What to Do about Global Warming

Global warming is one of the most partisan issues in America. Conservatives and liberals have fought bitterly over it: The Right expresses outrage at any international climate treaty, such as the Kyoto Protocols, that it sees as imposing limits on U.S. sovereignty and economic growth. The Left blames Big Business for being greedy and neglecting a problem that threatens the world.

When President Bush took office, he rather peremptorily dismissed the Kyoto Protocols, which mandate caps on carbon dioxide and other greenhouse gases in Europe and the U.S. Europe, which approves the caps, was enraged. To his credit, Bush did order up a new National Academy of Sciences (NAS) report on climate change. The full report acknowledges that global mean temperature is up from a century ago, atmospheric levels of CO2 have risen over the past 100 years, and CO2 is a greenhouse gas that warms the earth. It says CO2 probably plays a key role in warming but states that given uncertainties surrounding the level of natural variability in climate temperature and other factors, "a causal linkage between the buildup of greenhouse gases in the atmosphere and the observed climate changes during the 20th century cannot be unequivocally established." The data "is suggestive of such a linkage, but it does not constitute proof of one..."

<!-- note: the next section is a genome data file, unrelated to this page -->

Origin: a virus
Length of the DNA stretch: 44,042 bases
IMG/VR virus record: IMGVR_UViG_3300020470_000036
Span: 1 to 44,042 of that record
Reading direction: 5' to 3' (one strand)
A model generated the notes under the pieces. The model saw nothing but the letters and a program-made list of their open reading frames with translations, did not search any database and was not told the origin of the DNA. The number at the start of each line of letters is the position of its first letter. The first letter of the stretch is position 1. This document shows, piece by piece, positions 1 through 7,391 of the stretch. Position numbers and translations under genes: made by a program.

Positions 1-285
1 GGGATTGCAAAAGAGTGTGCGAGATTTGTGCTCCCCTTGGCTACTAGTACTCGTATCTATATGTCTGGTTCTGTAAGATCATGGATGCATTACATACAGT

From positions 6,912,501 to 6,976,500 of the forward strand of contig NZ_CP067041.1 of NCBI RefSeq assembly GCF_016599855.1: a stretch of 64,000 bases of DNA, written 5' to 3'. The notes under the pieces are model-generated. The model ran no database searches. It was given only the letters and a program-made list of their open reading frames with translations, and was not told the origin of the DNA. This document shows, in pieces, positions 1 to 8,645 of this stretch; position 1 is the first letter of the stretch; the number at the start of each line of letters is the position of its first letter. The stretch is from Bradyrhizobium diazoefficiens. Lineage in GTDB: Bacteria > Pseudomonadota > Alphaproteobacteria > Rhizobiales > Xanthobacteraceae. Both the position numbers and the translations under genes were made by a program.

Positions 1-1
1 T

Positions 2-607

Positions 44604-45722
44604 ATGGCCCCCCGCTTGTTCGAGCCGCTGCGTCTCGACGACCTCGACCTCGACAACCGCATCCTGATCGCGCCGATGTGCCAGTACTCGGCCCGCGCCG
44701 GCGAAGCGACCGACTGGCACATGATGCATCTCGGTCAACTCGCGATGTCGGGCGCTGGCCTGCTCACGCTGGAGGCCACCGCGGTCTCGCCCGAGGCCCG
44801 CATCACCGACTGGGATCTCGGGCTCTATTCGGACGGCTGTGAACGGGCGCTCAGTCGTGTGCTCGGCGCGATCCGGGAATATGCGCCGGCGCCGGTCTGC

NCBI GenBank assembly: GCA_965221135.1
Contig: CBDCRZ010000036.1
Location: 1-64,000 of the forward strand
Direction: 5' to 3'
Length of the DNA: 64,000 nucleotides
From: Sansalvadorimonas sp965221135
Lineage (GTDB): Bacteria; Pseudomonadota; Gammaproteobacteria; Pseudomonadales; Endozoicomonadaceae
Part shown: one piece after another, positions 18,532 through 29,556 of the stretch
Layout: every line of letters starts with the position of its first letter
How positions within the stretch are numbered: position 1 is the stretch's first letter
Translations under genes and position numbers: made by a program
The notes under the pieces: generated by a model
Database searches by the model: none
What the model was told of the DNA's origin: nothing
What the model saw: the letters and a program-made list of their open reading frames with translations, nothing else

Given these scientific facts and conclusions, both liberals and conservatives, can reasonably conclude that while it may not be time to panic, it would be prudent to begin curbing CO2 emissions. That can be done with a policy that relies heavily on incentives backed by some punishment for severe polluters. We now have hybrid-car technology that doubles gas mileage. We have ways of increasing the energy efficiency of commercial buildings, which use half of all electricity in the U.S. Emissions trading is a proven mechanism. The energy efficiency of air conditioners can be improved.

President Bush has accepted the scientific findings of the NAS report. It is not enough to simply be critical of the Kyoto Protocols. If they are deficient, Bush must end the politicization of the global warming issue and actively move to common ground in solving the problem.

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